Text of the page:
A new study by Assistant Finance Professor Camelia M. Kuhnen suggests a genetic basis for risky financial behavior
2/11/2009 - Financial institutions continue to teeter on the brink of ruin. Banks are still devouring bailout money without loosening credit. And everyone keeps asking, “Why did so many financial titans take such huge risks with our nation’s well being?”
A new study by Kellogg Assistant Professor of Finance Camelia M. Kuhnen and Northwestern University Assistant Professor of Psychology Joan Y. Chiao offers some provocative new insights into that complex question.
The pair’s findings, published Feb. 11 in the open access journal PLoS ONE
, suggest that the tendency toward such behavior may be influenced by one’s genes.
“Our research pinpoints, for the first time, the roles that specific variants of the serotonin transporter gene and the dopamine receptor gene play in predicting whether people are more or less likely to take financial risks,” Kuhnen said. “It shows that individual variability in our genetic makeup affects economic behavior.”
In the study, Northwestern students were given real money to make a series of investments. They were to decide in each trial how to allocate money between a risky and a risk-free asset.
Those with the short serotonin transporter gene, relative to those with the long version, invested 28 percent less in a risky investment. Similarly, those who carry a particular gene in the dopamine family, relative to those carrying other versions of that gene, invested about 25 percent more in a risky investment.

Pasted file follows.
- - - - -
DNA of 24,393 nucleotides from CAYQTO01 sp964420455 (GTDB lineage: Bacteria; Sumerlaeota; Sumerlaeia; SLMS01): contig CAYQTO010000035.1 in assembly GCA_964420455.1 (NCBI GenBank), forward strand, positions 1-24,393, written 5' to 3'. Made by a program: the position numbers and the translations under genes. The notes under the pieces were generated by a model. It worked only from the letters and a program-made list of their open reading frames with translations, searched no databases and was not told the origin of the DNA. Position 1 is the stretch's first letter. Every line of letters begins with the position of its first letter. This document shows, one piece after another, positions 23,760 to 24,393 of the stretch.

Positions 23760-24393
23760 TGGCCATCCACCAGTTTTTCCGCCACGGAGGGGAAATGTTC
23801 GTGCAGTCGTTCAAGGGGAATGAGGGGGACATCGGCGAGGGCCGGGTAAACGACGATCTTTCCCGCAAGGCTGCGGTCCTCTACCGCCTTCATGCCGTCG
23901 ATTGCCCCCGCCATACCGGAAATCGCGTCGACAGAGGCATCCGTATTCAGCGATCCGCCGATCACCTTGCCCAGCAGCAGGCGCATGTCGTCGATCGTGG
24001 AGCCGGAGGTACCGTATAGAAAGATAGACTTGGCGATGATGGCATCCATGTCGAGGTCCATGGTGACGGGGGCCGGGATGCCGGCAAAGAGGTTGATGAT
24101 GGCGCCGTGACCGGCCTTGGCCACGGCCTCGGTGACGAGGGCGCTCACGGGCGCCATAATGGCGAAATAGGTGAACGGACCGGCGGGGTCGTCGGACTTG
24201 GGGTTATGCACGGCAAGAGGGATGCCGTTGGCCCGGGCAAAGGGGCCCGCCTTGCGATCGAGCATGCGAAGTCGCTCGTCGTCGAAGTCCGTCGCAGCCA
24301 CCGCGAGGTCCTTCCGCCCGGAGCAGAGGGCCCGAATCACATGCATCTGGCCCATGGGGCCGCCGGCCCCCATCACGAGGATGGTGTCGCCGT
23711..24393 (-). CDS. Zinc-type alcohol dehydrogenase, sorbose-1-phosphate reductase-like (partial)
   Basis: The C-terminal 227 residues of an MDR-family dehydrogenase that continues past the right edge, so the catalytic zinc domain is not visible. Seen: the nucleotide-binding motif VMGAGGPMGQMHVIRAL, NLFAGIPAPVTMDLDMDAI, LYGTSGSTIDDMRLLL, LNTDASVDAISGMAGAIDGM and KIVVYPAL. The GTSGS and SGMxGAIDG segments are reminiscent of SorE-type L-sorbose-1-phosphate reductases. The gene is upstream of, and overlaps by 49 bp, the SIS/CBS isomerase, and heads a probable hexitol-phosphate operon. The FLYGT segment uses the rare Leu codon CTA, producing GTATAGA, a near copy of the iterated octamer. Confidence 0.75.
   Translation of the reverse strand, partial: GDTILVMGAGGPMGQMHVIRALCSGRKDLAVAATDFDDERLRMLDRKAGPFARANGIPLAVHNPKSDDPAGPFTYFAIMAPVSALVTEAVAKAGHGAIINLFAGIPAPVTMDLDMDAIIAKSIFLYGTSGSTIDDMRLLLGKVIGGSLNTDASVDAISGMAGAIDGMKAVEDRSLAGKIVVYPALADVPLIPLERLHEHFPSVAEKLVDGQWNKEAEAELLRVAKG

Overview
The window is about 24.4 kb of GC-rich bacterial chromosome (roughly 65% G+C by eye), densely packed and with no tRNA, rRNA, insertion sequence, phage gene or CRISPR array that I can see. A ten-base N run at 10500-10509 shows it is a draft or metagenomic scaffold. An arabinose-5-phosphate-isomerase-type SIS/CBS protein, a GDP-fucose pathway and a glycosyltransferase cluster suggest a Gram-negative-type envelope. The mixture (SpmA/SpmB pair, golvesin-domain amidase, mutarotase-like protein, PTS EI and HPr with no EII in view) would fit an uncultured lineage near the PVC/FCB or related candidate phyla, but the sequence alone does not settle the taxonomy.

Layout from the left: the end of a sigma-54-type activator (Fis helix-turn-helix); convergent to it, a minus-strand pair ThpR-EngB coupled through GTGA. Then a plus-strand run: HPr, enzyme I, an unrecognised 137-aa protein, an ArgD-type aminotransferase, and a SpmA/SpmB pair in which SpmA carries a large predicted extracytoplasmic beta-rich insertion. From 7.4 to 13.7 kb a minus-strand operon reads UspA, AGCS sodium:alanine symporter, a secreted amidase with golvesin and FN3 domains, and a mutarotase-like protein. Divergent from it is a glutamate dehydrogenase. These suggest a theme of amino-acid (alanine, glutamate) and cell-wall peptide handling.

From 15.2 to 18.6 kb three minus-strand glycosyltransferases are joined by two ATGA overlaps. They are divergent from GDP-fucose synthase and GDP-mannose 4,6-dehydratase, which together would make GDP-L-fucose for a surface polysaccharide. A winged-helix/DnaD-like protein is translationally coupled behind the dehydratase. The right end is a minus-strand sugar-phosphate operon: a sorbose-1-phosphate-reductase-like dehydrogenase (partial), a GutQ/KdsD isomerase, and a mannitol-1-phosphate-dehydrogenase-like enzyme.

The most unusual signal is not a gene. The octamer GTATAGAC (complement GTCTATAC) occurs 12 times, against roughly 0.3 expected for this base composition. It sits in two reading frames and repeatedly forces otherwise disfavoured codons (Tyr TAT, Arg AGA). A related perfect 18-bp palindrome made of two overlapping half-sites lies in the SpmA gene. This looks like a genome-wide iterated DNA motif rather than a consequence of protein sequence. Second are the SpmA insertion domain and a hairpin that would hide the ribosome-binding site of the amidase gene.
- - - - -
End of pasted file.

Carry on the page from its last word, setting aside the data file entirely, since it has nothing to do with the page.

Prior research linking the two genetic variants to negative emotion and addiction behaviors suggested to the researchers that those particular brain mechanisms could play a role in financial risk-taking. But until this study, the identification of specific genes underlying financial-risk preferences remained elusive.
The study suggests that researchers are getting closer to pinpointing specific genetic mechanisms underlying complex social and economic behavior that has been a mystery — including drug addiction, gambling and risk-taking.
“As we sort through the devastating consequences of this financial crisis, it might be useful to note how our genetic heritage is influencing our economic behavior,” said Chiao. “Think about how the excessive risks taken by just a few affected so many, from large institutions to average people.”
But Kuhnen cautions that more research is needed to further understand investor behavior, given the complex influence of nature versus nurture on financial decisions. Less than 30 percent of variation across people in risk-taking comes from genetics. The rest comes from experience and upbringing.
“Keep in mind,” Kuhnen said, “that risk-taking in the marketplace may be the result of the genetic makeup of traders and investors, their past experiences in the stock market or their cultural background.” More information about Kuhnen and Chiao’s study is available in Kellogg Insight